Over the past 10 years we’ve seen the rise and rise of trading bots and Quantitative Funds and we’ve seen the fall and fall of traditional Asset Managers and Hedge Funds.
In building your crypto trading bot, what did you find was the most difficult human behavior to encapsulate with an algorithm?
such a great question and I’m so glad you asked!
I’d probably say we did everything we could to not replicate human behaviour
If you’re actively trading, human behaviour gets in trouble. Human’s have pack mentality which means you chase after a stock as it goes higher and end up getting into terrible trades. This is also one of the reasons day traders typically never make money. The algorithm wins because it’s not replicating human behaviour and just doing what’s most sensible given the data it has.
Good luck with the move too David!
Excellent insights. Thanks for the read! As a company that is preparing to launch an algo fund, it’s always nice to have some new perspectives.
As of now, profitable trading bots are like God to me – I’ve heard of them and there’s a great probability that they are everywhere, but I’ve never seen or experienced one myself.
But, as you said, I too think they’ll become more common in the near future due to the rapid advancement in A.I. and ML.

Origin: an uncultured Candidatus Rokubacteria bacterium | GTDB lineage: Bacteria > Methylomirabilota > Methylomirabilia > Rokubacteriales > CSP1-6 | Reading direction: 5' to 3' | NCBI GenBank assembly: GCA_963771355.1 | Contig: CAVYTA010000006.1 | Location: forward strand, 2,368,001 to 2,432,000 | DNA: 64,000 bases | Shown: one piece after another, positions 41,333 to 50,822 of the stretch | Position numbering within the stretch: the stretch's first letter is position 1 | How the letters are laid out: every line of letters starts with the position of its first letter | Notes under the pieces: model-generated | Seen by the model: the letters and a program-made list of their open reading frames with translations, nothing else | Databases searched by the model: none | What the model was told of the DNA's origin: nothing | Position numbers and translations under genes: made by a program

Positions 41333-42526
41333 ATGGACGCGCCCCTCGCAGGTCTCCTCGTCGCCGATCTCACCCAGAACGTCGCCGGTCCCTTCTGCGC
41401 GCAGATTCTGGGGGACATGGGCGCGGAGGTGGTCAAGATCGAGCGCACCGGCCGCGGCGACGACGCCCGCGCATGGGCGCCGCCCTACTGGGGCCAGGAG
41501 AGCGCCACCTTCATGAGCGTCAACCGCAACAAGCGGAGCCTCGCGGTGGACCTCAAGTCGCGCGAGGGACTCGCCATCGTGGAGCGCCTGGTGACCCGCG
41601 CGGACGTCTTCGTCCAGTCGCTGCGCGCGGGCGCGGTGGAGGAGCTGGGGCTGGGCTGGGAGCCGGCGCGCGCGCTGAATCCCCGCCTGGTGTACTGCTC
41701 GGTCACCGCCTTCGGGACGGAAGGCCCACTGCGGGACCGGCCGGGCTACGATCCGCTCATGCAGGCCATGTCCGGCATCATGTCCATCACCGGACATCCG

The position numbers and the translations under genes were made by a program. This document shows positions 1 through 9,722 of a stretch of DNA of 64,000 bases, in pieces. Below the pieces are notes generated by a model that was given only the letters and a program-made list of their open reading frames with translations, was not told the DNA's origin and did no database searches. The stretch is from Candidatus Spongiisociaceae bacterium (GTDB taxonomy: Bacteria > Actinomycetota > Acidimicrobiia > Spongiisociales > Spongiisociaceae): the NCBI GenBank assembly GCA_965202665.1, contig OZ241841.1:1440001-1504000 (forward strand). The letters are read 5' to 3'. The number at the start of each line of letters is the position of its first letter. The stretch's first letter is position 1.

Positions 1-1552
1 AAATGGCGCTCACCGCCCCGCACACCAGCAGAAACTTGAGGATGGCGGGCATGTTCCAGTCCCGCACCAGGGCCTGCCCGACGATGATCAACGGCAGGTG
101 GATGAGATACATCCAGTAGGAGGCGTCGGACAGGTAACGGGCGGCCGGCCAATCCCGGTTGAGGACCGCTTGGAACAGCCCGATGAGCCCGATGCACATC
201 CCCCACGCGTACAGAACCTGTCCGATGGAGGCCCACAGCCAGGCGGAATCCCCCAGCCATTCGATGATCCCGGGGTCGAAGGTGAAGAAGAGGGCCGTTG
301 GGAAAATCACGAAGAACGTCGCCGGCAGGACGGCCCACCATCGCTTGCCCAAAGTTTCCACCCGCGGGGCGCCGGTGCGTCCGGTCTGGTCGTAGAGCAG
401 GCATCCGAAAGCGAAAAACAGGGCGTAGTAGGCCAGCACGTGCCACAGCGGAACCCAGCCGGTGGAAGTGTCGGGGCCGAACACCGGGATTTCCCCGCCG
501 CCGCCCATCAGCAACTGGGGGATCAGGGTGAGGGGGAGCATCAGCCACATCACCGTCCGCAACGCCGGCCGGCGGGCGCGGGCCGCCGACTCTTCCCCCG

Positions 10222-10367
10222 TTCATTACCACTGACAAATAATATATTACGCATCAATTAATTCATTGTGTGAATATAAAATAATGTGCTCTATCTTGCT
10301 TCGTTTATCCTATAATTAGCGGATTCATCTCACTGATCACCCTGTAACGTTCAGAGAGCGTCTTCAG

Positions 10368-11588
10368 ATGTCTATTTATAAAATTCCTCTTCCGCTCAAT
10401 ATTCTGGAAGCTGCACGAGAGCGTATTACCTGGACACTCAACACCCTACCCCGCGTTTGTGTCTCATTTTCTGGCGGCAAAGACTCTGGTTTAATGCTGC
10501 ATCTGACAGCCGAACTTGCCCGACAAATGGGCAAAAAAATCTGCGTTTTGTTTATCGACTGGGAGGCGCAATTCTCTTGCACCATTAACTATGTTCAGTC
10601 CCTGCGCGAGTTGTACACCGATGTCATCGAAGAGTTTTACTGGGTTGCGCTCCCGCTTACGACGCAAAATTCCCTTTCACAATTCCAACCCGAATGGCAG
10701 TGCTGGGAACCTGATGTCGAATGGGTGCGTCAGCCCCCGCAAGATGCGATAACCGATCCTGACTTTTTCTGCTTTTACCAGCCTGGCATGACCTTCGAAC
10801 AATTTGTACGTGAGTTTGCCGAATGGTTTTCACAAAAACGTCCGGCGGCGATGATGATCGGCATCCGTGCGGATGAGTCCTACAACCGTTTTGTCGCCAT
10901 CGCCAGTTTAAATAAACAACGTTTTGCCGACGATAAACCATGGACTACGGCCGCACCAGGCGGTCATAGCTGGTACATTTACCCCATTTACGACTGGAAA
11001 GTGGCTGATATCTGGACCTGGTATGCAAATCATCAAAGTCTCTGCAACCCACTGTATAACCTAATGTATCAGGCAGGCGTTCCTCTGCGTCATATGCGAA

Most trading bots that show up on Google search are so not reliable. Anyone who goes with one must have an iron heart to be putting their money straight into another person’s pocket.
if you run a monte carlo simulation on a coin toss (assume heads=profit, tails=loss) you end up with a bunch of paths producing a profit and a bunch not producing a profit. Now, it’s no good looking at the model after it’s run and then picking the one path that has consistently hit heads and saying ok this is a “profitable model” and therefore we’re awesome. This is basically what everyone touting profitable bots does, they either overfit or take a favourable subsample of data to show that theirs is “profitable”. If you take any bot that’s in the public domain today, I guarantee that on a long enough timeline the survival rate goes to zero. The reason for this is simply that the bot developers aren’t incentivised to produce a profit for you. This is the exact reason we’re building Credium - when we launch we’ll have a page on the site where you can see our daily performance so we’re held accountable to what we produce for clients.